(Nov. 8, 2013) Students at Worcester Technical High School took a break from class to see a demonstration of Hardwire LLC’s new military vehicle prototype last Tuesday at the school.
The Pocomoke armor and engineering company designed the vehicle with soldiers’ needs and mobility in mind. Similar Hardwire vehicles are undergoing testing by the U.S. Army for everything from survivability under fire to a stress test at negative 60 degrees Fahrenheit, Hardwire’s Vice President of Manufacturing Rob Cosgriff said.
“What we hope is that it really inspires the students,” Cosgriff said. “That big pie-in-the-sky idea of making the world a better place, or in our case, safer — that’s what really draws kids.”
Three engineers who worked on the Hardwire concept vehicle came to the demonstration at the school, where they discussed the real-world applications of what students are learning in the classroom.
“I married together what they’re learning right now to paint it across our vehicle,” Cosgriff said.
The vehicle has an “occupant-centric design,” meaning designers created it with the needs of the solider in mind, he said. It borrows from two military vehicles, the Humvee (High Mobility Multipurpose Wheeled Vehicle) and the MARP (Mine-Resistant Ambush Protected vehicle).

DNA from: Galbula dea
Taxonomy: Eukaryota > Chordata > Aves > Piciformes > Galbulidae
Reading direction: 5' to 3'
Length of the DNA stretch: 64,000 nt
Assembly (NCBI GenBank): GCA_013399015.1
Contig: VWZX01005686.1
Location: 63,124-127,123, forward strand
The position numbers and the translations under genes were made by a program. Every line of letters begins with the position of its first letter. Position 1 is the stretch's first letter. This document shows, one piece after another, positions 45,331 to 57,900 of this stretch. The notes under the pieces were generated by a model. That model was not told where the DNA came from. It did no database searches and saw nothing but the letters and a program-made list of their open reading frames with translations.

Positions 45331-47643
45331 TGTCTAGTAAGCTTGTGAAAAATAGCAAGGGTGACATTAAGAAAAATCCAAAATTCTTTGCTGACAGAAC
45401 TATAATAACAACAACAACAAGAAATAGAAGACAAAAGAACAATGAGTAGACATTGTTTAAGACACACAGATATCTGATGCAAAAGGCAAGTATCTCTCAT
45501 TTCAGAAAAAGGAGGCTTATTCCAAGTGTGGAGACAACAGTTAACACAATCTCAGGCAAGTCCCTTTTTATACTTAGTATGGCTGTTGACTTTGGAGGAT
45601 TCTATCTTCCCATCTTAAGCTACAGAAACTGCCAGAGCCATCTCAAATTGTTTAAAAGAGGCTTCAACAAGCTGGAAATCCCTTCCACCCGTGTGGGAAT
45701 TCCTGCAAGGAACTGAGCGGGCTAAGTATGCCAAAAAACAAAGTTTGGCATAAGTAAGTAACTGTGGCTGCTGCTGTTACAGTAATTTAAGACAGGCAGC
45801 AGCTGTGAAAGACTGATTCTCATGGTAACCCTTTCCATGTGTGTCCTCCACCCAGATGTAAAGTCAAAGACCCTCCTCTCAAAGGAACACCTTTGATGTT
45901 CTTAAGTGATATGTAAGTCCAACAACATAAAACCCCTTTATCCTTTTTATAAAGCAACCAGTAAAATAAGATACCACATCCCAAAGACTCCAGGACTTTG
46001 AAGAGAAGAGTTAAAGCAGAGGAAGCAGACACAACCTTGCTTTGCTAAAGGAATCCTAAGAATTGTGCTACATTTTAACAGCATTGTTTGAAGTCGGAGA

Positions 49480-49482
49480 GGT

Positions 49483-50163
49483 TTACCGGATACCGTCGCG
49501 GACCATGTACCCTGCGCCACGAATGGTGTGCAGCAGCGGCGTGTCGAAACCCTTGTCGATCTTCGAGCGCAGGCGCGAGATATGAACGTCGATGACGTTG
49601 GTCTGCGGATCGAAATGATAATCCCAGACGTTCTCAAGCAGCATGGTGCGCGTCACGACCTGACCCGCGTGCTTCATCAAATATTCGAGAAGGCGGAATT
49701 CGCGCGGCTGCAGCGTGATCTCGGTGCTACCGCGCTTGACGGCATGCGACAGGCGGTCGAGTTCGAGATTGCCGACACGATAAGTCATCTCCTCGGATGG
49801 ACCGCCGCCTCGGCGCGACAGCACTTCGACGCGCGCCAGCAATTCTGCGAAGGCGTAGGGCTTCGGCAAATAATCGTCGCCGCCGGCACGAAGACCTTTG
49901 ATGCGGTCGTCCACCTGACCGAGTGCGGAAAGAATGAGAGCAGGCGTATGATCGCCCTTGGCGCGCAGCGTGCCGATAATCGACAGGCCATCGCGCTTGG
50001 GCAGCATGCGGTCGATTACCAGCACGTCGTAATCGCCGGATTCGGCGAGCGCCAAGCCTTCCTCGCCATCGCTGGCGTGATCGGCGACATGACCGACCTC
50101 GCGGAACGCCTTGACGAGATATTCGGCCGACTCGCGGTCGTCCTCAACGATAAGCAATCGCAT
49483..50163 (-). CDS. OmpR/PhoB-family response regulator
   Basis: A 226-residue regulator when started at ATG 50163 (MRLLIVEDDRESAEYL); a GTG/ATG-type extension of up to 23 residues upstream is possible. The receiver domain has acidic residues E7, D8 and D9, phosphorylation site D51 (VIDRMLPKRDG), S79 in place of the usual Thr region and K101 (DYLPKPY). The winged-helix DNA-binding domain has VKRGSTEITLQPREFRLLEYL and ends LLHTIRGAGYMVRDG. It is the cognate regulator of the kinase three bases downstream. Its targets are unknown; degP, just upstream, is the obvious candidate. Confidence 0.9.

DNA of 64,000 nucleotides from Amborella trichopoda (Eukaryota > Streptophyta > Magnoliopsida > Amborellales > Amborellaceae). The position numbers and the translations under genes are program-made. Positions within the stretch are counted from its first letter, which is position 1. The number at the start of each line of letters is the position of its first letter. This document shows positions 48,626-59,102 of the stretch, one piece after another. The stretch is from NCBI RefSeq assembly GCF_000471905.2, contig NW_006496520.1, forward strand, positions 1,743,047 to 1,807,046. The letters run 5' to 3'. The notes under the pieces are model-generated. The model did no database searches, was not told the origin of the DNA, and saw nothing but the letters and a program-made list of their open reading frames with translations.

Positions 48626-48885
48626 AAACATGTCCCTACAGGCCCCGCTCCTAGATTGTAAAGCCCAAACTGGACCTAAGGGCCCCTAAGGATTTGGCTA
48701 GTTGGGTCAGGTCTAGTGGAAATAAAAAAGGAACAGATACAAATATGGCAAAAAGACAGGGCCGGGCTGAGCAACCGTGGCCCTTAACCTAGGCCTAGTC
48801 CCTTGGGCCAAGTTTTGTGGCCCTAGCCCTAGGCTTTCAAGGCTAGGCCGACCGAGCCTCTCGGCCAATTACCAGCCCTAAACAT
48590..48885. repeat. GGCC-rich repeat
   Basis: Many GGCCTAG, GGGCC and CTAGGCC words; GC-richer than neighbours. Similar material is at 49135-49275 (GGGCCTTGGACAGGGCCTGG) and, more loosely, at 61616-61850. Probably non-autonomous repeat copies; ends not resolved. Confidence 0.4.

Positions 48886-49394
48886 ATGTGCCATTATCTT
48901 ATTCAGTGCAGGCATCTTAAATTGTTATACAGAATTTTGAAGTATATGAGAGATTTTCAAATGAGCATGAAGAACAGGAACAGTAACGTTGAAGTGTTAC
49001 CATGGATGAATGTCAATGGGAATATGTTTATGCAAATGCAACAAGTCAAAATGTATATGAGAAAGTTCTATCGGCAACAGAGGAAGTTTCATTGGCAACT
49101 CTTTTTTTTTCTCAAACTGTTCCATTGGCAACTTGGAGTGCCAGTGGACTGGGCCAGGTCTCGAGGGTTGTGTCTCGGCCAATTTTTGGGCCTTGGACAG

Cosgriff said the new design offers solider protection “an order of magnitude ahead of where we’re at now” in a smaller, more mobile package.
By testing vehicles like Hardwire’s, the military is able to see what works and find new technologies to incorporate into its designs, he said.
Events like the vehicle demo allow Hardwire to reach many students at once, Cosgriff said. “We could spend half a day and really touch the entire group of engineering kids.”
The company also exhibited its namesake hardwire — a product originally used for reinforcing buildings and infrastructure — and its bulletproof whiteboards, which piqued students’ interest.
Hardwire participated in a STEM camp sponsored by Worcester schools over the summer, thanks to its collaboration with Worcester County Economic Development, Cosgriff said.
“It’s really rewarding for us to be able to share technologies that we’re developing with future engineers in our community,” he said.